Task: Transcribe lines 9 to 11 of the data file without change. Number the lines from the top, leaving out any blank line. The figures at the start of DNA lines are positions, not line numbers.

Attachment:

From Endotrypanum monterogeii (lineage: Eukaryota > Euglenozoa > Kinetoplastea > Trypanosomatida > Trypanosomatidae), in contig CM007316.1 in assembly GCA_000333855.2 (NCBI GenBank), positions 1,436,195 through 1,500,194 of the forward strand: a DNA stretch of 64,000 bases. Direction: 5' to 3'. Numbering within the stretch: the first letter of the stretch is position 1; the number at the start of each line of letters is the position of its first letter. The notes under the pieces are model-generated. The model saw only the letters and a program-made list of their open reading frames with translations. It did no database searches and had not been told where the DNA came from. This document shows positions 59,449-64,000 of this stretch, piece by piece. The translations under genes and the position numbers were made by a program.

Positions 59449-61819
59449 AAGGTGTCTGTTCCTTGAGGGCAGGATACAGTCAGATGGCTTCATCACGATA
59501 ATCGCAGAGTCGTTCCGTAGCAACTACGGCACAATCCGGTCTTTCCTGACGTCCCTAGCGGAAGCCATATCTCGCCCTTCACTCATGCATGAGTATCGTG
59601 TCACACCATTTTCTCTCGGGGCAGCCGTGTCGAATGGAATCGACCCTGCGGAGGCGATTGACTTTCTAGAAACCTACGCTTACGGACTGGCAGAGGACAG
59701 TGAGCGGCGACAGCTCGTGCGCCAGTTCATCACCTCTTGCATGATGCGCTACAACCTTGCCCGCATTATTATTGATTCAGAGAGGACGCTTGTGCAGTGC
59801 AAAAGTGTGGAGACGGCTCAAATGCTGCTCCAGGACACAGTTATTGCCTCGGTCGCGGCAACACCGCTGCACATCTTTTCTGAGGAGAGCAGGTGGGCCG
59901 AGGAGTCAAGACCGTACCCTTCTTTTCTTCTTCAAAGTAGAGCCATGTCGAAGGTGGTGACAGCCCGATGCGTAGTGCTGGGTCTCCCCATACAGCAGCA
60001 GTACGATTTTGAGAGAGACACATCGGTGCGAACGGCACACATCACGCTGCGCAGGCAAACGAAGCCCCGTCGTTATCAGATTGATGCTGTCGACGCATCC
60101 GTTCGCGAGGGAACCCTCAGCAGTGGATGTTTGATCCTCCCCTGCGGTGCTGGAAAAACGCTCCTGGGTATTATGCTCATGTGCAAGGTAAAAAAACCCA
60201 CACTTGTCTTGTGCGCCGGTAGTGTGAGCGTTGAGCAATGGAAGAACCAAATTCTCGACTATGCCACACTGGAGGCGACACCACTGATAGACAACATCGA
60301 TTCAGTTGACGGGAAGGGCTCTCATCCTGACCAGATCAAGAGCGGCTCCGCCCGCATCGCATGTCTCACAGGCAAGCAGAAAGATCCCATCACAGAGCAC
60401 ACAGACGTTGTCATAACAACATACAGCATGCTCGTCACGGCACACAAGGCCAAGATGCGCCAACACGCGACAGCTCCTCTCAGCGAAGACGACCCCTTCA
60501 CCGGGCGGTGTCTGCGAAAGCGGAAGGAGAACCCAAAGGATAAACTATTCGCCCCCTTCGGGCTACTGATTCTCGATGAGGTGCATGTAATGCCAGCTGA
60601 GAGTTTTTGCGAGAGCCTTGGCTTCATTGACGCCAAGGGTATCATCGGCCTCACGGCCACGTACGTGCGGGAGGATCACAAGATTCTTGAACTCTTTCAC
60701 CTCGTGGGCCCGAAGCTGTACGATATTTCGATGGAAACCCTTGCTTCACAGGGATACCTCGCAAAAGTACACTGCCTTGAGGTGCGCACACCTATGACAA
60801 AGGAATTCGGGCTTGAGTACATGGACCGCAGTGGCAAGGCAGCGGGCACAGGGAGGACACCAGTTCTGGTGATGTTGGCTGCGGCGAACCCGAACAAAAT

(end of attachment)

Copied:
60001 GTACGATTTTGAGAGAGACACATCGGTGCGAACGGCACACATCACGCTGCGCAGGCAAACGAAGCCCCGTCGTTATCAGATTGATGCTGTCGACGCATCC
60101 GTTCGCGAGGGAACCCTCAGCAGTGGATGTTTGATCCTCCCCTGCGGTGCTGGAAAAACGCTCCTGGGTATTATGCTCATGTGCAAGGTAAAAAAACCCA
60201 CACTTGTCTTGTGCGCCGGTAGTGTGAGCGTTGAGCAATGGAAGAACCAAATTCTCGACTATGCCACACTGGAGGCGACACCACTGATAGACAACATCGA